Bush's EPA Is Pursuing Fewer Polluters
Sunday, September 30, 2007
The Environmental Protection Agency's pursuit of criminal cases against polluters has dropped off sharply during the Bush administration, with the number of prosecutions, new investigations and total convictions all down by more than a third, according to Justice Department and EPA data.
The number of civil lawsuits filed against defendants who refuse to settle environmental cases was down nearly 70 percent between fiscal years 2002 and 2006, compared with a four-year period in the late 1990s, according to those same statistics.
Critics of the agency say its flagging efforts have emboldened polluters to flout U.S. environmental laws, threatening progress in cleaning the air, protecting wildlife, eliminating hazardous materials, and countless other endeavors overseen by the EPA.
"You don't get cleanup, and you don't get deterrence," said Eric Schaeffer, who resigned as director of the EPA's Office of Civil Enforcement in 2002 to protest the administration's approach to enforcement and now heads the Environmental Integrity Project, a watchdog group. "I don't think this is a problem with agents in the field. They're capable of doing the work. They lack the political support they used to be able to count on, especially in the White House."
The slower pace of enforcement mirrors a decline in resources for pursuing environmental wrongdoing. The EPA now employs 172 investigators in its Criminal Investigation Division, below the minimum of 200 agents required by the 1990 Pollution Prosecution Act, signed by President George H.W. Bush.
The actual number of investigators available at any time is even smaller, agents said, because they sometimes are diverted to other duties, such as service on EPA Administrator Stephen L. Johnson's eight-person security detail.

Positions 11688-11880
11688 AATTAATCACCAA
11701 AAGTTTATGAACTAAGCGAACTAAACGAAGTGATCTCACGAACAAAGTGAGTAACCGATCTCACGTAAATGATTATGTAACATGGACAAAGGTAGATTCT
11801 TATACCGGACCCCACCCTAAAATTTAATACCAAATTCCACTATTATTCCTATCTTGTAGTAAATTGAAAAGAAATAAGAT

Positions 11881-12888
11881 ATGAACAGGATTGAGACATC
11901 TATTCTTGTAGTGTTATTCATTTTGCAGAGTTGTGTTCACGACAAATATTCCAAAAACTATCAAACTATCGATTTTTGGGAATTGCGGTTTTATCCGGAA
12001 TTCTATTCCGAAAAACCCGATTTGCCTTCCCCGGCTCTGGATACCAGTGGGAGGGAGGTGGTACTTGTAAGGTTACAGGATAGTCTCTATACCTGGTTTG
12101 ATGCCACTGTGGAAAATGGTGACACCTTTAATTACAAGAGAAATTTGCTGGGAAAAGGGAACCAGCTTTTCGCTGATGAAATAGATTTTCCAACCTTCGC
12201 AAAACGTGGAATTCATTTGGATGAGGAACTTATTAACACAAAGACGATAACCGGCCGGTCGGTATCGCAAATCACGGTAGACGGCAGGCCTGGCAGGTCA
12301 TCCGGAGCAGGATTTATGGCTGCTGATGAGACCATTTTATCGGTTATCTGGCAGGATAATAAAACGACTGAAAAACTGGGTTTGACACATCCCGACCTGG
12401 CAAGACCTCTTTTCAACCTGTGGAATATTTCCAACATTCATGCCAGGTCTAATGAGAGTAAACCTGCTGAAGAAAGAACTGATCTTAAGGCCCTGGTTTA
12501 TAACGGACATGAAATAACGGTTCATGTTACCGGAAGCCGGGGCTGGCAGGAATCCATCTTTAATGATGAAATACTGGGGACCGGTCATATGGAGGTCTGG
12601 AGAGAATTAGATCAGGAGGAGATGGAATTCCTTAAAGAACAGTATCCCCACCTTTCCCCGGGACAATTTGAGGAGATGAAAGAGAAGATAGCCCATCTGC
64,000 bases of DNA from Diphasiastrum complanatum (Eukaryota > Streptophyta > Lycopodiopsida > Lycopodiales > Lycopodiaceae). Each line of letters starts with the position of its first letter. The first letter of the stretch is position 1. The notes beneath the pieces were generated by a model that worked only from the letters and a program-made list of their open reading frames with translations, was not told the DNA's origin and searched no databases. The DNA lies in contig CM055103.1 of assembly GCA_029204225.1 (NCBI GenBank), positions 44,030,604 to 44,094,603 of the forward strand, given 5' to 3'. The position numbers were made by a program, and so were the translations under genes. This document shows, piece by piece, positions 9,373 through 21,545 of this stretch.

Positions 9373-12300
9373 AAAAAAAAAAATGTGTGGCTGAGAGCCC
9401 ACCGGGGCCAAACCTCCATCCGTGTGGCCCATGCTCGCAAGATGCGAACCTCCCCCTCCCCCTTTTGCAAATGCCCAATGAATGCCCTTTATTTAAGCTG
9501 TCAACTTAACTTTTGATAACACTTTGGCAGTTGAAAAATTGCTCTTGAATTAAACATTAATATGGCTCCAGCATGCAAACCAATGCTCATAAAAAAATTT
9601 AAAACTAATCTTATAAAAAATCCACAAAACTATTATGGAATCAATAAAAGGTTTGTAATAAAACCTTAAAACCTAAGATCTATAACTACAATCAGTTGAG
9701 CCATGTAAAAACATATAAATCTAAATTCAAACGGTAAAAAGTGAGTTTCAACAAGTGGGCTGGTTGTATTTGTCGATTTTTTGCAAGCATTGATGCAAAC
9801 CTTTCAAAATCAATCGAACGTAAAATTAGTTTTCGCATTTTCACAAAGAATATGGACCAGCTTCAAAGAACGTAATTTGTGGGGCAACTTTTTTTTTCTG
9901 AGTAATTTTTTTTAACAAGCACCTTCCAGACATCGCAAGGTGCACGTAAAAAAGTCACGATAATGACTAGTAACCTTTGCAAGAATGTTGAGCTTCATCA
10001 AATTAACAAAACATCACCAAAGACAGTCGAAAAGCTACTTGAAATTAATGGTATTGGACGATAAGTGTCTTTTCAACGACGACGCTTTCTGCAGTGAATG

Johnson, President Bush's chief environmental regulator, foreshadowed a less confrontational approach toward enforcement when he served as the EPA's top deputy in late 2004. "The days of the guns and badges are over," Johnson told a group of farm producers in Georgia the day before Bush won reelection, according to a news account of the speech.
Administration officials said they are not ignoring the environment but are focusing on major cases that secure more convictions against bigger players.
"We have been on an unprecedented run of success in the enforcement arena," said Granta Y. Nakayama, EPA assistant administrator for enforcement and compliance assurance. "These are major cases we are pursuing."
Nakayama said that, in the past three fiscal years, the EPA has cut between 890 million and 1.1 billion pounds of air pollution through enforcement, making them "three of the four highest years in the agency's history. . . . You're seeing, I think, a historic period in terms of getting pollution out of the air."
He added that he hopes to boost the number of criminal investigators and said that, over the past five years, the agency has won convictions against 95 percent of the people indicted for environmental crimes.
Administration officials acknowledge taking a new approach to environmental enforcement by seeking more settlements and plea bargains that require pollution reductions through new equipment purchases or participation in EPA compliance programs.